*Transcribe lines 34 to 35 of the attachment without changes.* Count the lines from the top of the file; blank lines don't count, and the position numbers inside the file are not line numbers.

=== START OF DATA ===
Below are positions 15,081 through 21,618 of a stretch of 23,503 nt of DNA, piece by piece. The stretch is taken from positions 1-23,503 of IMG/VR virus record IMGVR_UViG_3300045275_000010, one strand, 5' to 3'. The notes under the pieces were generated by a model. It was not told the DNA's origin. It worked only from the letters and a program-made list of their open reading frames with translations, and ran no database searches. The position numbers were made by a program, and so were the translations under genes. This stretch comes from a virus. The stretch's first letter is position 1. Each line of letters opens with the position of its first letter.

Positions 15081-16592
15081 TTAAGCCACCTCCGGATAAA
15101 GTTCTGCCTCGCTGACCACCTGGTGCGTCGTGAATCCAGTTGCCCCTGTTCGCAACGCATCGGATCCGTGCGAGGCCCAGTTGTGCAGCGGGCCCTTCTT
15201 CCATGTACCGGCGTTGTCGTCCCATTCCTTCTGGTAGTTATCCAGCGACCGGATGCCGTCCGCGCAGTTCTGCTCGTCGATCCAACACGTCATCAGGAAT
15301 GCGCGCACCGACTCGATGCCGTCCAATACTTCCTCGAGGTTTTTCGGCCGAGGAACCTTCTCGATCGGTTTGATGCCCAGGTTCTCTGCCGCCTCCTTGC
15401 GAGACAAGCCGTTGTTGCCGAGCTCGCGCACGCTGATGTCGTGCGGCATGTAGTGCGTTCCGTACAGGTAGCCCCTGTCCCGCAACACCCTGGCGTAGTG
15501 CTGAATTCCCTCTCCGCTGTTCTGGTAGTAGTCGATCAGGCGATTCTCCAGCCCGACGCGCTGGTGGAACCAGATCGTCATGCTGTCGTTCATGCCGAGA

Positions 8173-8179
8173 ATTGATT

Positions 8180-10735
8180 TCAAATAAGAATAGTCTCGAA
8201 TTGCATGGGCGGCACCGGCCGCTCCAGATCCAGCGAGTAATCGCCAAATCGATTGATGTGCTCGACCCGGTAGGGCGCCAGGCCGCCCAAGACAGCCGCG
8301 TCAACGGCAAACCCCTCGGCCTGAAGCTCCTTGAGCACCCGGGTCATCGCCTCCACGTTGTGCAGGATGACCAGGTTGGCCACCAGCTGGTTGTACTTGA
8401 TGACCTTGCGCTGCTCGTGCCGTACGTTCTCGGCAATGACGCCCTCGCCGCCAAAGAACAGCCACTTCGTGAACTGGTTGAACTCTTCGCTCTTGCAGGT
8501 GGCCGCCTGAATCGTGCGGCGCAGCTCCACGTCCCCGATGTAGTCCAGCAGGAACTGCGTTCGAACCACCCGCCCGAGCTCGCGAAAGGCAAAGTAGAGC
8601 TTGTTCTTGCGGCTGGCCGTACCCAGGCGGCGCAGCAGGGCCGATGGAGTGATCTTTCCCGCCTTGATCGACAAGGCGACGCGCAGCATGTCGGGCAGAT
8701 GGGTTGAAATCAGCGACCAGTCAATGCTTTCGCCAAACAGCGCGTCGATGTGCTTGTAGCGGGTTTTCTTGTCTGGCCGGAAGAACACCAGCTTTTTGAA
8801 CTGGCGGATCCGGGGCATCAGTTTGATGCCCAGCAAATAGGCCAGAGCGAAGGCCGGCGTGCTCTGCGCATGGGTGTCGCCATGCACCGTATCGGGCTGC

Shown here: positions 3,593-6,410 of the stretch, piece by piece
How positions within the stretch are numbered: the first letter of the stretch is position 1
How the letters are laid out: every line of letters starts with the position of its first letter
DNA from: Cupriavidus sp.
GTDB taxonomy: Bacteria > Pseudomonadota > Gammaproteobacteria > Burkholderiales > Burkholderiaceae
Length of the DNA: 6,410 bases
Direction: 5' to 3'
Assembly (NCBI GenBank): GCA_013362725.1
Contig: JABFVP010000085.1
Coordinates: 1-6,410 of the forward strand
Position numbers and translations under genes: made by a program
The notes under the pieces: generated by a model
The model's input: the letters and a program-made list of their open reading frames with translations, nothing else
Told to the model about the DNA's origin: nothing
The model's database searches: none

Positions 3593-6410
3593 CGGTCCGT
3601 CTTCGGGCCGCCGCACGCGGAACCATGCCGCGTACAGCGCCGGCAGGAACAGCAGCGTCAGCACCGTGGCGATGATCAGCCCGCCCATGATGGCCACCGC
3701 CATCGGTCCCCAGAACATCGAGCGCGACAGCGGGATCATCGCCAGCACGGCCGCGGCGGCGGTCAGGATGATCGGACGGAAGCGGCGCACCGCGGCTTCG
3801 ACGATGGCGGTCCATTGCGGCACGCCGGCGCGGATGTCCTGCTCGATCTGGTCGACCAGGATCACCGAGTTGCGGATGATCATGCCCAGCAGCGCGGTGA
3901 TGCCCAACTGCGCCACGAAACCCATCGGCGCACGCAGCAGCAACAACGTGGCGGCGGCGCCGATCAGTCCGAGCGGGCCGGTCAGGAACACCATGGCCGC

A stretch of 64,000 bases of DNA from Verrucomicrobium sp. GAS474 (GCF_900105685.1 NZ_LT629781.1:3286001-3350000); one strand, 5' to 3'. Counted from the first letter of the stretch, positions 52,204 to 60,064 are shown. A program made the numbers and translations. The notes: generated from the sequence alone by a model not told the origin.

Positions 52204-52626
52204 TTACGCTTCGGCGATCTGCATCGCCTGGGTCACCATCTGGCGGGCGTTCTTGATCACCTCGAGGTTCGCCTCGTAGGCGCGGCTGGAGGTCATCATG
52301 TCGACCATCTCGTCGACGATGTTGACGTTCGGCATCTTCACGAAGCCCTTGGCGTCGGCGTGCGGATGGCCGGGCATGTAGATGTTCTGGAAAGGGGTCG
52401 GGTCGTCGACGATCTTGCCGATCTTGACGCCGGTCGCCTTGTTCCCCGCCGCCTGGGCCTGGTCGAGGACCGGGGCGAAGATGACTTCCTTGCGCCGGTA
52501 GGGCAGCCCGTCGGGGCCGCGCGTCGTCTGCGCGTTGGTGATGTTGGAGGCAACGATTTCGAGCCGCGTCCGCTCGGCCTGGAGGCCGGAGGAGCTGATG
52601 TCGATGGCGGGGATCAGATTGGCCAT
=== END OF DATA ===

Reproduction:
The model's database searches: none

Positions 3593-6410